Religion in Tibet is Buddhism. One thing that makes Tibetan Buddhism so unique among the different Buddhism is the heavy influence of Bon, which is the traditional Tibetan shamanistic belief.There are also several smaller schools of Tibetan Buddhism. Mongolians and several other groups practice different forms of Tibetan Buddhism across north central Asia.

Lamas are bodhisattvas. Bodhisattvas are people that have reached enlightenment but have refused to go to the next spiritual plane, therefore being reborn until all life on Earth has been enlightened. Traditionally Lamas were responsible for religious and political control of the lives of all Tibetans. The monasteries that the Lama belonged to owned all the yaks and controlled every aspect of the lives of the nomads or farmers in that region.

Kora is the pilgrim circuit around monasteries, temples, lakes, mountains or anything holy in Tibet. Many pilgrims take their kora very seriously so just stay out of their way and be respectful if you plan to take a photo.


Tibetan New Year Losar is the main festival for most Tibetans and lasts 15 days.

During the summer most Tibetan areas have local horse racing festivals that are usually a week long and traditional Bon holidays.

 

Tibetan is an amazing place in the world except for its cuisine. When you live at the top of the world there are not many options for what you can eat.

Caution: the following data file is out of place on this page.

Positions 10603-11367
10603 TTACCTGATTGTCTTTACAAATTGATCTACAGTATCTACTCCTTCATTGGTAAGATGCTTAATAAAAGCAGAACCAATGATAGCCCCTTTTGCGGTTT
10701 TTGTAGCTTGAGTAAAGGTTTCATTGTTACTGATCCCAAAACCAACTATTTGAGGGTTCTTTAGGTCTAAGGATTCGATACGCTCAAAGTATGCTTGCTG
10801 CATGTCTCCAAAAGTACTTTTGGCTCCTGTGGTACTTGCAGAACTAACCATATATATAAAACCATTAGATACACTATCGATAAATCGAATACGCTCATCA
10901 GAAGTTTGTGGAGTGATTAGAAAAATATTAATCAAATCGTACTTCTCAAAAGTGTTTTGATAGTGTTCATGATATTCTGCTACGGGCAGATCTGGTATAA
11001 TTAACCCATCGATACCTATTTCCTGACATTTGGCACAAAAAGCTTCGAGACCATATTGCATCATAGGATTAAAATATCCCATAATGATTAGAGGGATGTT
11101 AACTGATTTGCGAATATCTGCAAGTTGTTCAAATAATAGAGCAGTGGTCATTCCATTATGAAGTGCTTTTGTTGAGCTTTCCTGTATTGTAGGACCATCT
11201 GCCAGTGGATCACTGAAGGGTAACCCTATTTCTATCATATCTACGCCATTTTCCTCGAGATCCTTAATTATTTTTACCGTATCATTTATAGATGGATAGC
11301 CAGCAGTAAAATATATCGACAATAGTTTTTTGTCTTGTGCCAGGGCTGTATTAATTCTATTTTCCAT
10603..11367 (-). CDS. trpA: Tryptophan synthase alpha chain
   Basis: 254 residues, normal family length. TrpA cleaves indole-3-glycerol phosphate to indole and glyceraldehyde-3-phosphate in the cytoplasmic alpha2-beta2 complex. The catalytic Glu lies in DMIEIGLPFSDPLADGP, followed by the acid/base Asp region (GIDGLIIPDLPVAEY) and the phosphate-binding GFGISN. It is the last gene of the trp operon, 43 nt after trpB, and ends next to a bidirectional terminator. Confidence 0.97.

Yak Butter Tea is one of the most intense experiences of Tibet.Extremely rich and high in calories. Made from yak butter, a little tea, some water and sugar or salt, once you have a sip you will never forget it.
 


Momos are the traditional Tibetan dumpling.Although sometimes the yak momos can be very chewy and make your jaw tired.
 


Tsampa is the convenience and snack food for most working class Tibetans. A trip to Tibet cannot be complete unless you have some tsampa. Tsampa is made by mixing roasted barley flour, tea, yak butter and sugar into a bowl. 
 


Chhaang or Chang is the traditional alcoholic drink of Tibet. Made from barley it loosely resembles beer but not really. It is also believed that the famous Yeti raids villages to drink Chang. You will most likely find this drink if your attending a festival or in very remote Tibet.

Animals Domesticated here are Yaks. Yaks are the main domesticated animal in Tibet and stand about a meter high. Although about half the size of the wild version these longhaired, long horned and smelly animals can live in some of the coldest and driest places in the world. Yak wool is used by Tibetans to make everything from clothing to tents. And yak milk, being much richer then cows milk, is used to make some of the main stables of the Tibetan diet, which include butter, cheese and yogurt. Another function of yaks is to transport belongings and people.
 

There are several wild animals in Tibet but other then birds most of them are in such remote areas they can be difficult to see. Some of the more interesting animals are snow leopards, Tibetan antelopes, Himalayan marmots and wild yaks that are twice the size of domesticated yaks.

Warnings

The high altitude and intense sunshine can cause serious problems for many travelers. It is recommended to wear sun screen at all times with a full brim hat and sun glasses. Also remember because of the high altitude it is very easy to get dehydrated, so drink plenty of water.
 
Picture Credit WikiMedia